But with no major innovations awaited in handsets, analysts expect the four-day Mobile World Congress in Barcelona to focus on new uses for artificial intelligence (AI) and the looming deployment of super-fast 5G wireless networks. Smartphone giants Huawei, LG or HTC are not expected to launch a new flagship device at the annual show, so Samsung will have the opportunity to grab the spotlight when it unveils its S9 and S9 phones on Sunday on the eve of the fair. The teasers suggest major changes to the camera, which will reportedly allow for "super slow-motion" videos and a new camera lens that improves low-light photos: features some of its rivals already offer. The camera "seems to have become a major source of differentiation for the latest generation of smartphones," said mobile phone analyst Ben Wood of CCS Insight. Samsung suffered a humiliating recall of its Galaxy Note 7 device in 2016 after several devices exploded but its Galaxy 8 smartphone was a consumer and critical success.
Phone makers will seek to seduce new buyers with artificial intelligence functions and other innovations at the world's biggest mobile fair starting Monday in Spain. Along with launches of new smartphones from major players like Huawei and LG, two former giants -- Nokia and Blackberry -- will attempt to make a comeback with new devices. Nokia is reportedly set to reveal several new devices at the four-day Mobile World Congress in Barcelona in northeastern Spain, including an updated version of its iconic 3310 phone. Blackberry will debut a new high-end device rumoured to be called the Mercury. Like Nokia, its new phones will be made under licence by a Chinese manufacturer.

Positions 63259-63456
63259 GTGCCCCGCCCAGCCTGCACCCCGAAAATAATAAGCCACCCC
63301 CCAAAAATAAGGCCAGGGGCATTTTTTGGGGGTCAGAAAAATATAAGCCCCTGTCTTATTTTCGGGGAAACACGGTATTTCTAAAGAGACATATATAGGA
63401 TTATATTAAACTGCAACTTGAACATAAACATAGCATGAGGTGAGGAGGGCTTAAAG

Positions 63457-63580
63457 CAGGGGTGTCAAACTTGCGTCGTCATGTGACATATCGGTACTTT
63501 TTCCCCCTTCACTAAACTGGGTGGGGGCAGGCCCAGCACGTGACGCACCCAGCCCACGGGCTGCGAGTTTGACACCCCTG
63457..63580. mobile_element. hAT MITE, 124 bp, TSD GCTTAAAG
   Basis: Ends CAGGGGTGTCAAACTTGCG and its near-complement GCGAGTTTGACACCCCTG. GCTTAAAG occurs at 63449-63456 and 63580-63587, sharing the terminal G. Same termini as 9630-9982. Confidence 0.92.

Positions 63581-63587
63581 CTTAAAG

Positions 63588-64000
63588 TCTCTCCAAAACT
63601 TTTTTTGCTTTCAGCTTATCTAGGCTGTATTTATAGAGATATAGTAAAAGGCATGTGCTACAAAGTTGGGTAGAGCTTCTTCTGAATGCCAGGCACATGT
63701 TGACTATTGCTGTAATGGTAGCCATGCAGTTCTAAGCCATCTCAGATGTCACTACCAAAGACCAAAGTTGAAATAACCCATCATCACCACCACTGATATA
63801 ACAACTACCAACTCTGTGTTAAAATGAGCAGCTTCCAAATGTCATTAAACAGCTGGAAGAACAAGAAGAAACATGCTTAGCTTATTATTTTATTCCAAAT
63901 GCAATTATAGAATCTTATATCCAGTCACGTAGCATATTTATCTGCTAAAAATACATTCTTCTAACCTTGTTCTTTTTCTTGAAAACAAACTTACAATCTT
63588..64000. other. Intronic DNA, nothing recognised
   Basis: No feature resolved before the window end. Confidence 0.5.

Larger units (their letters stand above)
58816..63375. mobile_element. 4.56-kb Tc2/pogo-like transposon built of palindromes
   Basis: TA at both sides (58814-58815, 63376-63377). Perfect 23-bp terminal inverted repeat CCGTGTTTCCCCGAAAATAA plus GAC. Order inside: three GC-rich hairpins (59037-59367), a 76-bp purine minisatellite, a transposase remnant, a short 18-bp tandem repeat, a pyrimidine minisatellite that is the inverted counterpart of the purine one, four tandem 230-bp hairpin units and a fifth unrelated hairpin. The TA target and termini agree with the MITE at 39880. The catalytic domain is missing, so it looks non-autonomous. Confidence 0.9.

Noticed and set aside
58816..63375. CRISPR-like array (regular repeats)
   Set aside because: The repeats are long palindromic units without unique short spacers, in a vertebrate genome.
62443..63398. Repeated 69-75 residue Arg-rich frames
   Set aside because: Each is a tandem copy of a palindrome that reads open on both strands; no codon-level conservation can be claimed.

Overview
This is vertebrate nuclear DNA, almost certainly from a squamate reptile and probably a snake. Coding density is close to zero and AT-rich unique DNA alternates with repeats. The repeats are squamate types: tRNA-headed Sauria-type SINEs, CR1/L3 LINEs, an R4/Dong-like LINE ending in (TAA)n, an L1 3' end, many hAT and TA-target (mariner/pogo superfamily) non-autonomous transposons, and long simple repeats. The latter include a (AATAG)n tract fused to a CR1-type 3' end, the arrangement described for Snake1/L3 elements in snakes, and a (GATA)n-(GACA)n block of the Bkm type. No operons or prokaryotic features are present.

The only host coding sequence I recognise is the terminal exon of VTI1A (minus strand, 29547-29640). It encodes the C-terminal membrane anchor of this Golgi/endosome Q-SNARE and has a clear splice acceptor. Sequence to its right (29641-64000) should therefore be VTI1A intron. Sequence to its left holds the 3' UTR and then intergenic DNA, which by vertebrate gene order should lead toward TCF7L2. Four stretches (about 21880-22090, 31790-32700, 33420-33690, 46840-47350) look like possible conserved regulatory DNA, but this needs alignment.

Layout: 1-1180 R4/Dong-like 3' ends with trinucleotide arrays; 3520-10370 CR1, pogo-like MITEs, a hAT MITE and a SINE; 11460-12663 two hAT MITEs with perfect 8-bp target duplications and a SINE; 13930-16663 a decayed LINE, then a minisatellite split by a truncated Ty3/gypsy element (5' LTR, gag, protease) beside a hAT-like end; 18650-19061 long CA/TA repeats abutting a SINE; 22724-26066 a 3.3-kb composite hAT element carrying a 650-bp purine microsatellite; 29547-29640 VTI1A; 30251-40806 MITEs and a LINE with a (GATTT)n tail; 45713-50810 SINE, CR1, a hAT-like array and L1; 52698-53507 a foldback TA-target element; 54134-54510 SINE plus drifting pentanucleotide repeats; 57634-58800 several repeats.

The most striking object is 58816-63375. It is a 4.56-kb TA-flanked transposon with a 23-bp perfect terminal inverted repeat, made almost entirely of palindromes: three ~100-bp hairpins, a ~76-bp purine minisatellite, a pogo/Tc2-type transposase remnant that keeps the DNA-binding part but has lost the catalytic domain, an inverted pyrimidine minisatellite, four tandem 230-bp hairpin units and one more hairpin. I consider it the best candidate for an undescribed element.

Samsung's just-announced Galaxy S10 flagship phone is, inarguably, the most innovative phone Samsung has ever produced. Forget scanning your eyeballs--that sensor is gone, replaced by an ultrasonic fingerprint sensor within the Galaxy S10's display. Forget Wi-Fi 5; this new phone supports Wi-Fi 6, also known as 802.11ax. Forget the wide cutout for sensors at the top of the display. Forget that ugly thing ever existed!
Is the smartphone finally running out of steam? Despite an array of new flagship smartphones touting bigger screens, biometric security, and digital assistants, sales of smartphones dipped dramatically in the last three months of the year and were at best flat for the whole of 2017. The National Football League is teaming up with Sleep Number to help its players use big data and machine learning to improve their sleep and boost performance. According to data from analyst group IDC, smartphone makers shipped 403.5 million devices in the fourth quarter of 2017 -- down a significant 6.3 percent on the 430.7 million units shipped in the final quarter of 2016. In the whole of 2017, 1.472 billion smartphones were shipped, down by less than one percent on the 1.473 billion devices shipped in 2016, but still the first annual drop since the market began its rapid rise five years ago.